Sputnik also motivated President Dwight D. Eisenhower to pour money into research and development (R&D) for innovation agencies like the Defense Advanced Research Projects Agency (DARPA) to invest in long-shot bids in novel inventions. DARPA funded the technologies that created the Internet, Global Positioning Systems and virtual assistants like Apple’s Siri that are now woven into daily life.
The funding surge didn’t last:: The end of the Space Race and the Vietnam War led to cuts in government backing for R&D.
Starting in the late 1970s — and accelerating in the 1980s — the private sector eclipsed government R&D funding. Business investment climbed as corporate power and globalization picked up steam.
Simultaneously, congressional support for science and technology research came under fire after the Cold War for allegedly wasting taxpayer funds. Rep. Lamar Smith (R-Tex.) targeted the National Science Foundation for its funding of research, and science and technology allocations were an easy target in congressional budgetary battles beginning in the 1980s.
By 2019, federal expenditures plummeted from a 1964 peak of nearly 70 percent of R&D funding to just under 20 percent. The private sector now commands 70 percent of R&D funding and delivers cutting-edge technologies for the information revolution that has propelled the U.S. economy in recent decades.
Although DARPA paved the way for the information revolution by sponsoring research that created the Internet, the government surrendered its role as the prime mover of innovation. Some government-related institutions such as In-Q-Tel have bridged the gap, but few other government bodies have demonstrated the capacity to sponsor innovation R&D and formulate a new model of public-private partnerships.
And one of the central challenges facing government today is realigning public-private interests and reclaiming the government’s role in the industries of the future and emerging technologies. Differences between the interests of technology companies and the federal government have simmered, receiving the most notoriety in 2018 when Google ceased working with the Defense Department’s Project Maven. Google bowed to its workers’ anger over Project Maven’s combat use, and the decision to stop working with the military appeared disconnected from Silicon Valley’s history.
Even though private sector firms in Silicon Valley invented a myth of independence, public-private partnerships created the technologies that are commonplace today. Forging new models of public-private partnerships will be crucial for harnessing the gains of government R&D funding in science and technology to deliver economic gains.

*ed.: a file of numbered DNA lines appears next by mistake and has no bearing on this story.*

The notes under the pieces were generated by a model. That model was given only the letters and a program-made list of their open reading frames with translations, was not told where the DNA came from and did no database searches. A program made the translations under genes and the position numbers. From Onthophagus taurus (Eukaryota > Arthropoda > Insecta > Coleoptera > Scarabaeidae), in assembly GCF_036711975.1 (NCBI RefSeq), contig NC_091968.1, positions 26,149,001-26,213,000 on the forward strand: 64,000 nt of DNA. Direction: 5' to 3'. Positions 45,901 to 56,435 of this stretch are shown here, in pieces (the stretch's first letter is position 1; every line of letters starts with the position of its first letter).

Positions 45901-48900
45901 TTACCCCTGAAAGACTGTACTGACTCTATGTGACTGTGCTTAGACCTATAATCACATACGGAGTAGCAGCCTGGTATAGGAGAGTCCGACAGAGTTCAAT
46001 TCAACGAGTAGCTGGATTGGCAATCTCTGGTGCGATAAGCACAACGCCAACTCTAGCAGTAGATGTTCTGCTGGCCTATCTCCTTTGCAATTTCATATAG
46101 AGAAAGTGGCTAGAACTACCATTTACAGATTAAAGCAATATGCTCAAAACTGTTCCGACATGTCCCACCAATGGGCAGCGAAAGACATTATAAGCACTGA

Domestic criticism of the Innovation Act has popped up on the left and right. The Democratic Socialists of America condemned it for weaponizing industrial policy against China, and a host of antiwar organizations and the think tank the Quincy Institute criticized the bills for feeding China’s nationalism. From the right, the Wall Street Journal’s editorial board slammed the bills for imitating China’s industrial policy.
But, such an industrial technology policy has long been part of cementing the United States’ economic competitiveness and science and technology leadership. Federal funding birthed the public-private partnerships that were the genesis of the information revolution that will shape future technological and industrial transformations.
The road to passage of a reconciled Innovation Act isn’t certain. Despite Senate Majority Leader Charles E. Schumer’s (D-N.Y.) push and bipartisan support, Democratic leadership and Biden will have to spend fleeting political capital to reconcile and pass a bill. Time is running out.
Not since Sputnik has the United States faced a rival whose technological sophistication could surpass its own. China’s endeavor to control the commanding heights of science and technology innovation compelled Congress to pass competitiveness bills. But without a major Sputnik-level milestone by China, the Innovation Act may surrender precious time and funding in a pitched race that could determine the 21st century’s arc.